Agriculture Secretary Tom Vilsack steps on stage at Bonelli Regional Park.
Today, Agriculture Secretary Tom Vilsack sent the following message to all USDA employees:
I want to take this opportunity on my final day at USDA to express my profound gratitude to the people who work at USDA. Every day, nearly 90,000 people leave their families and the comfort of their home to do the people’s work in the People’s Department. What an amazing job you do each day for the country. Read more »
Last summer students learned about a wide range of benefits of urban and community agriculture from USDA staff, researchers and educators at the University of the District of Columbia.
USDA and the Governance Lab at New York University (GovLab) are teaming up again to design and deliver a “summer camp” in 2017 for middle- and high-school students that focuses on using Open Data related to Science, Technology, Engineering, Agriculture, and Math (STEAM).
The Open Data STEAM Summer Camp program, begun in 2016, is an immersive two-week project-based and team-focused learning experience for students in the Washington, D.C. area. The program aims to help these students build familiarity and hands-on competence with the approaches, tools and analytical techniques relevant to harnessing the power of open data on critical issues related to food and agriculture. Read more »
The USDA Nematode Collection is one of the largest and most valuable in existence. Online listings of more than 38,000 specimens are among dozens of important scientific collections that USDA makes available on the Internet. Photo credit: USDA
Federal agencies act as custodians of hundreds of diverse scientific collections that contain everything from plant and animal specimens, tissues, and DNA to microbes, minerals, and moonrocks. These collections are part of the country’s science infrastructure, and support work in fields that include public health and safety, agriculture, trade, homeland security, medical research, trade, and environmental monitoring.
Agencies have been working to improve access to information about these collections and expand opportunities for their use. Now, through a joint effort between the USDA and Smithsonian Institution, an Interagency Working Group on Scientific Collections (IWGSC) has been cataloging them in a newly established Registry of U.S. Federal Scientific Collections (USFSC) managed by the Smithsonian. Read more »
Anni Brogan, owner and president of Micro Aerodynamics, inspects vortex generators (VGs) on the wings of a small aircraft used in studies by ARS engineer Dan Martin. Martin found that the dime-sized metal clips can help ensure more accurate targeting of pesticides. Brogan’s firm provided the VGs used in the research.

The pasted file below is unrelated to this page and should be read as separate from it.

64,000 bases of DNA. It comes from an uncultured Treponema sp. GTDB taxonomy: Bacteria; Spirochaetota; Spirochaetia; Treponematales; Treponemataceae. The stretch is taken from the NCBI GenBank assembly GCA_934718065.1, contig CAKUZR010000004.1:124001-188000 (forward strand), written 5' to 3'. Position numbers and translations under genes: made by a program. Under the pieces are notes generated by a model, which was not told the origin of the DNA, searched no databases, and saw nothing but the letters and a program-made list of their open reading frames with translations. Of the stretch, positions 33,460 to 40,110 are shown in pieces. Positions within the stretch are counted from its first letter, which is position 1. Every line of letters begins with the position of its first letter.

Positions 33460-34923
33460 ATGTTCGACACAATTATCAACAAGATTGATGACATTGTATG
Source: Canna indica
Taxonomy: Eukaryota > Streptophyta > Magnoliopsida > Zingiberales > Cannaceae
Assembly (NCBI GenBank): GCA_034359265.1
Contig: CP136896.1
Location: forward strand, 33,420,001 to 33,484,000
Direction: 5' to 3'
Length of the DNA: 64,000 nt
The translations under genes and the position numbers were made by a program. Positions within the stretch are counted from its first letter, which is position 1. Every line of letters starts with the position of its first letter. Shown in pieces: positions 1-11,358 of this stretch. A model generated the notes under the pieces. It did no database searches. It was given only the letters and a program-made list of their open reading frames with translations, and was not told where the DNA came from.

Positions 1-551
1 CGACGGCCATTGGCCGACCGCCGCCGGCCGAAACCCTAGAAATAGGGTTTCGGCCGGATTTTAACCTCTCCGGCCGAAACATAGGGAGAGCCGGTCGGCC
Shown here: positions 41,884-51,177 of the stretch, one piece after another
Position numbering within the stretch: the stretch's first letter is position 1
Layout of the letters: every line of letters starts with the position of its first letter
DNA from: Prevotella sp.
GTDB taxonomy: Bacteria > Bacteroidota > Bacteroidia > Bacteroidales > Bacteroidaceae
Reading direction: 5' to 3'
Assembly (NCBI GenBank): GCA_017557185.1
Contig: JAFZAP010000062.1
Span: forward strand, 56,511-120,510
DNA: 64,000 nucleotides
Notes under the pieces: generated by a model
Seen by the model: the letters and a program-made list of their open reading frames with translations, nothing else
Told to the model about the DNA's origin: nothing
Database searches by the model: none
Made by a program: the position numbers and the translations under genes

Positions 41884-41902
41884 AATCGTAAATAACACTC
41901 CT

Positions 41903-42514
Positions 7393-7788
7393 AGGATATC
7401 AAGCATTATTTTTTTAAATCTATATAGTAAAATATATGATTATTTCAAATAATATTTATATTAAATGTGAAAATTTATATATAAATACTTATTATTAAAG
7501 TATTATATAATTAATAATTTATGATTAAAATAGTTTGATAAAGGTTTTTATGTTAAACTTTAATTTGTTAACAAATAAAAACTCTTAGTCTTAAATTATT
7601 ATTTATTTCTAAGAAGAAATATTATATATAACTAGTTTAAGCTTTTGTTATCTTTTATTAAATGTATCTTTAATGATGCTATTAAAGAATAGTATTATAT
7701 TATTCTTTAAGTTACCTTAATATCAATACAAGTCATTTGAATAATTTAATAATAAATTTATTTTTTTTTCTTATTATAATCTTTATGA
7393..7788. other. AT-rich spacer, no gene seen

Hitting your target—and only your target—is a top priority when spraying pesticides from an airplane. And the use of a small object could be a big help in making sure that happens.
That’s the focus of the research being conducted by Daniel Martin, an engineer with Agricultural Research Service’s (ARS) Aerial Application Technology Research Unit in College Station, Texas. Martin has shown that attaching dime-sized metal clips to airplane wings—a technology known as “vortex generators”—can reduce pesticide drift. Read more »
Artist conception of the creation of a biosensor that is created with graphene ink. (Image reproduced by permission of Dr. Jonathan Claussen from Nanoscale, 2016, 8, 15870.)
When does too much of a good thing become a bad thing? That’s the question Dr. Jonathan Claussen, assistant professor at Iowa State University’s Department of Mechanical Engineering, and his team of researchers aim to help farmers answer when it comes to pesticide use. Underuse can harm farmers’ crops, while overuse can result in runoff into the soil or waterways.
Claussen and his team created a flexible, low cost and disposable biosensor that can detect pesticides in soil. This biosensor is made of graphene, a strong and stable nanoparticle, and provides instantaneous feedback, as opposed to the time and money it would otherwise take to send a sample to a lab and await results. Read more »
Peggy Whitson monitors a soybean plant growth experiment on one of her previous International Space Station (ISS) expeditions. Whitson, a former 4-H’er, is now the ISS commander. (NASA photo)
Many kids gaze up into the night’s sky and dream of touching the stars. Peggy Whitson, NASA astronaut and commander of the International Space Station, turned that dream into reality.
Whitson grew up in the small town of Beaconsfield, Iowa, completing standard chores like mowing the lawn and caring for animals, but never lost her determination to fly and eventually go to outer space. At the age of nine, Whitson became involved with the 4-H program. Her brothers and sisters were active with the local Ringgold County 4-H club and it was a natural fit for her. The program played a key role in helping her develop from a shy girl into an exceptional leader. Read more »